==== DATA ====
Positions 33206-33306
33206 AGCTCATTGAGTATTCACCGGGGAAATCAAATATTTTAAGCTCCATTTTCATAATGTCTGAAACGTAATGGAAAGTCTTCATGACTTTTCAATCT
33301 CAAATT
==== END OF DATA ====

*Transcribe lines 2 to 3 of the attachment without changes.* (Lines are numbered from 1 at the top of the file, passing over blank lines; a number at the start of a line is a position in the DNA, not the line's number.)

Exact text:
33206 AGCTCATTGAGTATTCACCGGGGAAATCAAATATTTTAAGCTCCATTTTCATAATGTCTGAAACGTAATGGAAAGTCTTCATGACTTTTCAATCT
33301 CAAATT